We have seen a variety of controller configurations for the Nintendo Switch, all with varying degree of weirdness. Today, Nintendo gave us a name and details for it's small, configurable attachment controller for the Switch: the Joy-Con controllers. It turns out these tiny controllers are far more powerful and innovative than we may have been anticipating.
There is a left and a right Joy-Con, each providing an analog stick. The layout mocks an Xbox controller once docked, albeit with a 6" screen in the middle. In the initial video Nintendo released several months back, there was no indication whether or not the Joy-Con controllers had motion controls. Today, Nintendo confirmed that each Joy-Con is individually motion enabled, giving you free movement between hands, unlike the Wiimote and Nunchuck setup. This reminds me a bit of the Oculus Touch controllers.
I can't say for sure, but on paper it seems like the Joy-Con may be more of a 1:1 experience than what we've seen in other two handed motion controls. The new HD Rumble pack in the Joy-Con is (supposedly) so precise you can sense how many ice cubes are in a glass and when water is being poured into it. The Joy-Con controller also has an IR sensor on the front, or top depending on how you're holding it. This sensor can track objects, gestures, and distances. For example, it can recognize and distinguish the different gestures for Rock, Paper, Scissors, or it can tell when you've covered the sensor for a quick draw game, like the announced 1, 2, Switch. The amount of sensors and ways to use this controller is impressive, but I am concerned developers will feel overwhelmed by the possibilities. Hopefully they see it as an opportunity to introduce new play styles that fit their game, rather than supporting all configurations.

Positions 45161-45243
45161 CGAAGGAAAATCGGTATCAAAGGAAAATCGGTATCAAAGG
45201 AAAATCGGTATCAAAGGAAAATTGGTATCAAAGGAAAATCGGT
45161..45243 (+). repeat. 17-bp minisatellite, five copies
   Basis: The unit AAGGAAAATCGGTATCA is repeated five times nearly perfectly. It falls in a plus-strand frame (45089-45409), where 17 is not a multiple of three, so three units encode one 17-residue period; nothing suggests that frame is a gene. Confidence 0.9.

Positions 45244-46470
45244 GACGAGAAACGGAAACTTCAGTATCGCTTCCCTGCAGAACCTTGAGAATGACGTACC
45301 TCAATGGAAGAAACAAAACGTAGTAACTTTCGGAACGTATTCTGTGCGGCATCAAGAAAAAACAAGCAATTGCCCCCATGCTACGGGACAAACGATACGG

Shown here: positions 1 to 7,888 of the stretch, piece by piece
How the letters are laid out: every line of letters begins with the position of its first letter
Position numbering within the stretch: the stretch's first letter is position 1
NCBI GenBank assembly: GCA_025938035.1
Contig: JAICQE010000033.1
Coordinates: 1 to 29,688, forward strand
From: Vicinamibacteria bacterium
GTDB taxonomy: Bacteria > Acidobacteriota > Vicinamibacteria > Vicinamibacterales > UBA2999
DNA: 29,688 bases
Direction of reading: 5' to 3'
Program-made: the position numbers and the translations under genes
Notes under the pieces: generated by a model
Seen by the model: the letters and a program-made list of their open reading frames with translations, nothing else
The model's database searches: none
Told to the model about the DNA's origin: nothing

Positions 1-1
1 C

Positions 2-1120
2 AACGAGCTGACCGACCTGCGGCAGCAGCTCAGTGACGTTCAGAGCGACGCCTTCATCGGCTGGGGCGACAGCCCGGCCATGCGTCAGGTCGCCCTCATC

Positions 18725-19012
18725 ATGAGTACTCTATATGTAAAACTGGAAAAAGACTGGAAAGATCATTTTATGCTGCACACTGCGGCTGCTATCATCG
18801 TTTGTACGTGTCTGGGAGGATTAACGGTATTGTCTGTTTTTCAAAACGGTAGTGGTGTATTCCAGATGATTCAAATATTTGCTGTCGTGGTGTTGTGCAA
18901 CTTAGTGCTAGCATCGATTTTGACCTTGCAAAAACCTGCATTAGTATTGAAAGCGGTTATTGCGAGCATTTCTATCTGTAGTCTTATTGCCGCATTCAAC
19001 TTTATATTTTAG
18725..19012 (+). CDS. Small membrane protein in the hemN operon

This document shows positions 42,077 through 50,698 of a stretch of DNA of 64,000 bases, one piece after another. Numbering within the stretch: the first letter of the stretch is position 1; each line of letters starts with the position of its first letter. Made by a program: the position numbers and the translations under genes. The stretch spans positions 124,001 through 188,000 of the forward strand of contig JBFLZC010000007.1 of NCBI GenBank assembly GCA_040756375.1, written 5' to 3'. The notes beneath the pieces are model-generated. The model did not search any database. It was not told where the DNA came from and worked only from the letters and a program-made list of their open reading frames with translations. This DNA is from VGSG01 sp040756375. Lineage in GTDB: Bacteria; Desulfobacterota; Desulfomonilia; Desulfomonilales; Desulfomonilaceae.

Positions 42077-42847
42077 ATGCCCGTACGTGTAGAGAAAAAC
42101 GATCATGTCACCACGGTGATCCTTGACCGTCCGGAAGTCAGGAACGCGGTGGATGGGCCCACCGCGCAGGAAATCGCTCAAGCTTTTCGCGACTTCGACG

Nintendo also announced that Neon Blue and Neon Red color variations of the Joy-Con would be available at launch.